The landmark study, initiated in 1948, set out to observe a large population over time in order to uncover the causes of heart disease. While we take such knowledge for granted today, it was the Framingham Heart Study that helped reveal the role of blood pressure, cholesterol, diet, exercise and smoking in heart disease and stroke. It has generated 1,000 scientific papers and launched thousands of research projects around the globe.

Three years before the study began, President Franklin Delano Roosevelt had died from complications of untreated hypertension, and conventional wisdom held that high blood pressure was an unalterable result of aging.

Framingham proved otherwise. Dr. Daniel Levy, the study’s current director and a faculty member at the medical schools of Harvard and Boston universities, said that by showing most of the risk factors for heart disease can be controlled by lifestyle behaviors, Framingham demonstrated that “family history is no longer destiny.” Indeed, the data obtained by monitoring the health of more than 5,200 Framingham citizens essentially transformed the approach of medicine from treatment to prevention.

“The Framingham Heart Study introduced the concept of risk factors…. It changed the way we practice medicine,” said Levy, who with journalist Susan Brink chronicled the study’s genesis and its continuing challenges in “A Change of Heart: How the People of Framingham, Massachusetts, Helped Unravel the Mysteries of Cardiovascular Disease” (Knopf, 2005).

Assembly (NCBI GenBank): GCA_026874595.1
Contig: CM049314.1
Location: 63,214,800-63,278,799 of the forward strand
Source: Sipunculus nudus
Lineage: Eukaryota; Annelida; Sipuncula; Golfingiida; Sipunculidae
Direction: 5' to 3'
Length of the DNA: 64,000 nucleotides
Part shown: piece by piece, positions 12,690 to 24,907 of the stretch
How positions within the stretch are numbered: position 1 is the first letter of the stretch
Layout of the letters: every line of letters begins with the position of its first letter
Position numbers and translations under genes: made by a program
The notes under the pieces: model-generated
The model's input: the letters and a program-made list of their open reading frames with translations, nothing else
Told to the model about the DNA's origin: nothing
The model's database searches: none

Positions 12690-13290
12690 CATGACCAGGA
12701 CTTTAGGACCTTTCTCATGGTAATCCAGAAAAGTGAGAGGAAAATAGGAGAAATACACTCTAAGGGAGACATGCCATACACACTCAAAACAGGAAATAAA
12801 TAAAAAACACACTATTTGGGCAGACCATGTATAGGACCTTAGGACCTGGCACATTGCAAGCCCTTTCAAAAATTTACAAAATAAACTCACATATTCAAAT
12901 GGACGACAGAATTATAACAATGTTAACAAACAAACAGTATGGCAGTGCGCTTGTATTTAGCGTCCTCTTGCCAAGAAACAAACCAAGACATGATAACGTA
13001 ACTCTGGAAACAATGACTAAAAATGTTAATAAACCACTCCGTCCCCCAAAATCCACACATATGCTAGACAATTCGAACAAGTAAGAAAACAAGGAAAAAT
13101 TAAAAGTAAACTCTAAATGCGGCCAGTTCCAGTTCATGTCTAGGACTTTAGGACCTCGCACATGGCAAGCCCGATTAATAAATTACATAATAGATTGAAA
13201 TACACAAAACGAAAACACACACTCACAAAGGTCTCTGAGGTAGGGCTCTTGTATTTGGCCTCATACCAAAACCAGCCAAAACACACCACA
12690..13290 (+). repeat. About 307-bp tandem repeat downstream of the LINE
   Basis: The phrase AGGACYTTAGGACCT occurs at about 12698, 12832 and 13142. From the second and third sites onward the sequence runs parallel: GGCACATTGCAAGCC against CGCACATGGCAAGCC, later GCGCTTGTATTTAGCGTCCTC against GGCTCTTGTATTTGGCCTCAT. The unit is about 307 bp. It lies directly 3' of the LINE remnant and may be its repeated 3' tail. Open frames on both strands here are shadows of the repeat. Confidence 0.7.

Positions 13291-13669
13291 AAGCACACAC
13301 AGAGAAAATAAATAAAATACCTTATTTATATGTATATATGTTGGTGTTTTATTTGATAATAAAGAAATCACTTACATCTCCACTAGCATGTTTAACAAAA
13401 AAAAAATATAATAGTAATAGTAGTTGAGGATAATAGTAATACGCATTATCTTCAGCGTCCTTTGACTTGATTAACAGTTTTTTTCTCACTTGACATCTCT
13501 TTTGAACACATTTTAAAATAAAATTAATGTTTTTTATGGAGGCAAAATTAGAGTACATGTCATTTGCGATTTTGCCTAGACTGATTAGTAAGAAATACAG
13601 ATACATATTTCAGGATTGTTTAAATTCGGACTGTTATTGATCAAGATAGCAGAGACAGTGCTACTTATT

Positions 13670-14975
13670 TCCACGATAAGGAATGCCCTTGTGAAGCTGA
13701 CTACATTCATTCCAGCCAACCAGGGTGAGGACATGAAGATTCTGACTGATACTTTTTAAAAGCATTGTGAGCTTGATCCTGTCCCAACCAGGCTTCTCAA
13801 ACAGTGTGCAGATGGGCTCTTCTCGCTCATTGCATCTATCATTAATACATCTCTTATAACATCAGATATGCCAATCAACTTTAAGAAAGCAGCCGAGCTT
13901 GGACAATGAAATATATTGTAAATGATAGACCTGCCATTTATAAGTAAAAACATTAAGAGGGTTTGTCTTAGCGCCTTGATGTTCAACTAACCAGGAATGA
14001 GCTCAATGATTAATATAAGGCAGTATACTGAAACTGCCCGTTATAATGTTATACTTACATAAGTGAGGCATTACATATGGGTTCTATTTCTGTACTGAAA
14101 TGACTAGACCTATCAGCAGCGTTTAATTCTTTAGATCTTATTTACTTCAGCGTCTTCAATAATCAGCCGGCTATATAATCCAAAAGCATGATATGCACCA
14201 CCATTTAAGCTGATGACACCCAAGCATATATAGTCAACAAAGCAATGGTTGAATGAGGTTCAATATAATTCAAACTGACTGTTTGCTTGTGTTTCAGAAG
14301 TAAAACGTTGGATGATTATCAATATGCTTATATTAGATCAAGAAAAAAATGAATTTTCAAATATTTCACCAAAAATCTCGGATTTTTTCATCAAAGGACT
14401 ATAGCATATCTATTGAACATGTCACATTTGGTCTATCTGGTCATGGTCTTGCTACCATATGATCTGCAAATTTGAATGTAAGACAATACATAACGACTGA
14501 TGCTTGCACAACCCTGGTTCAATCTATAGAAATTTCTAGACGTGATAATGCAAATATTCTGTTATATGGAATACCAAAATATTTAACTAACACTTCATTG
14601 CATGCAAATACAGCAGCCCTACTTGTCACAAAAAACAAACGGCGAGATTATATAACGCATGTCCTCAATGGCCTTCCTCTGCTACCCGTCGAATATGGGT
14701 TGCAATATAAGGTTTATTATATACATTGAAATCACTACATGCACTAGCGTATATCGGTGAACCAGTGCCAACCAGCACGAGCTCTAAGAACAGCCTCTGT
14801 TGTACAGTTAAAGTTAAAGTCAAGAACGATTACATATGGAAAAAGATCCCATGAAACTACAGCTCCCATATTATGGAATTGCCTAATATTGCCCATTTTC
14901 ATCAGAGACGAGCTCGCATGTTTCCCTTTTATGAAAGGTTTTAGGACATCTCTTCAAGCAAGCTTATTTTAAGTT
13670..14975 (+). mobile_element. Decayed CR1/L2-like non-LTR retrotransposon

Levy noted that blood pressure and cholesterol levels have decreased dramatically in the last 30 years, down from an average of about 225 to about 205 today.

“From the 1960s to the present time, deaths from cardiovascular disease have declined by 60 to 70 percent,” he told The Journal.

Despite this progress, however, heart disease remains the leading cause of death in the United States and claims some 950,000 lives every year. And while rates of many risk factors have declined, the incidence of obesity has dramatically increased, threatening to “reverse many of the major advances we’ve made in the past 30 years,” Levy said.

Further, Levy estimates that one-third of the approximately 65 million Americans who suffer from high blood pressure remain unaware of their condition.

The federal government’s guidelines for health screenings call for blood pressure testing at least every one to two years for adults older than 18. Cholesterol testing should begin at age 20. Adults who are at increased risk for coronary heart disease should also discuss aspirin therapy.